1. In the first place, an individualistic competitive system must be made up of freely contracting individuals. As a matter of fact, a rather small fraction of the population of any modern nation enter into contracts on their own responsibility. Our "individualism" is really "familism"; all minors, the aged, and numerous persons in other classes, including for, practical purposes the majority of adult women, have their status-determining bargains made for them by other persons. The family is still the unit in production and consumption. It is hardly necessary to point out that all arguments for free contract are nullified or actually reversed whenever one person contracts on behalf of another.
2. Moreover, the freest individual, the unencumbered male in the prime of life, is in no real sense an ultimate unit or social datum. He is in large measure a product of the economic system, which is a fundamental part of the cultural environment that has formed his desires and needs, given him whatever marketable productive capacities he has, and which largely controls his opportunities. Social organization through free contract implies that the contracting units know what they want and are guided by their desires, that is, that they are "perfectly rational," which would be equivalent to saying that they are accurate mechanisms of desire-satisfaction. In fact, human activity is largely impulsive, a relatively unthinking and undetermined response to stimulus and suggestion. Moreover, there is truth in the allegation that unregulated competition places a premium on deceit and corruption. In any case, where the family is the social unit, the inheritance of wealth, culture, educational advantages, and economic opportunities tend toward the progressive increase of inequality, with bad results for personality at both ends of the scale. It is plainly contrary to fact to treat the individual as a datum, and it must be conceded that the lines along which a competitive economic order tends to form character are often far from being ethically ideal.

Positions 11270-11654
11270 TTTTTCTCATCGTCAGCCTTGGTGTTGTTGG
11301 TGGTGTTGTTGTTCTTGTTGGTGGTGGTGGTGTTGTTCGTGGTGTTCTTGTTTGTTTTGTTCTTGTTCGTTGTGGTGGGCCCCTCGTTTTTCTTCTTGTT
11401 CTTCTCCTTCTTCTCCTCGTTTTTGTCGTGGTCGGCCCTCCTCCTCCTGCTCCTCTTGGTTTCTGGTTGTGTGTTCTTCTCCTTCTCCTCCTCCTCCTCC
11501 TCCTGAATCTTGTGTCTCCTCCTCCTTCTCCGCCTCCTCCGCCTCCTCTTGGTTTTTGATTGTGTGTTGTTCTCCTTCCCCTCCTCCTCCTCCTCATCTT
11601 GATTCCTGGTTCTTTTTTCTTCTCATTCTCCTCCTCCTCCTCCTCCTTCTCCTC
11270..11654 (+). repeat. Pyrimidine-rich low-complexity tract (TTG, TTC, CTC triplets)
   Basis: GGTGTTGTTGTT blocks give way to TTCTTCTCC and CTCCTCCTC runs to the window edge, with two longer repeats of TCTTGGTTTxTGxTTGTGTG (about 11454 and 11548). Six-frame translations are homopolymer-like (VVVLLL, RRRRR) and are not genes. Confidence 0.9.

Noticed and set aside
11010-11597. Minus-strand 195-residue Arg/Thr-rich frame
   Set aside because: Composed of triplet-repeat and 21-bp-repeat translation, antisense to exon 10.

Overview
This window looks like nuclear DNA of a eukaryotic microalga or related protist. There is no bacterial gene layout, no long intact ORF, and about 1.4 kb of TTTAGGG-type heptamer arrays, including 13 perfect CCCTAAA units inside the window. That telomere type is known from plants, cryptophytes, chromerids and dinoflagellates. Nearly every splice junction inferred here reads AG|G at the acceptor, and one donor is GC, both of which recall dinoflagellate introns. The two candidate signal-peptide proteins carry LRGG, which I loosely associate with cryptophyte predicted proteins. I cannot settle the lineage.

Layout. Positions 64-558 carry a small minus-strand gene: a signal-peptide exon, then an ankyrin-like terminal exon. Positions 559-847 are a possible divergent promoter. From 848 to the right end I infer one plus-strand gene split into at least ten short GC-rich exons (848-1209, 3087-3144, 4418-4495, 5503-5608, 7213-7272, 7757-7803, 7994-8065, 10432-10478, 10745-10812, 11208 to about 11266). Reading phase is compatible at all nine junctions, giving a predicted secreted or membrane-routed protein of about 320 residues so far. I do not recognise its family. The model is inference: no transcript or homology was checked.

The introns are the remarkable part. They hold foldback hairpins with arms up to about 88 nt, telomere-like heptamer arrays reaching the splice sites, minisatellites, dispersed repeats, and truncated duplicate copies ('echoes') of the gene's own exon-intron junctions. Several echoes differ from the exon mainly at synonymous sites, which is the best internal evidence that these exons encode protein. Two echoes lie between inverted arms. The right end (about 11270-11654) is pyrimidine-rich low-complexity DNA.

3. It is universally recognized that effective competition calls for "fluidity," the perfect divisibility and mobility of all goods and services entering into exchange. The limited extent to which this assumption fits the facts of life sets limits to the "tendency" of actual competition, which in many cases nullify the principle. Here, as in the case of other assumptions, it is illegitimate to draw practical conclusions from a "tendency," however real, without taking account of contradictory tendencies also, and getting the facts as to their relative strength. One of the dangers of reasoning from simplified premises is the likelihood that the abstract factors may be overlooked in drawing conclusions and formulating policies based thereon.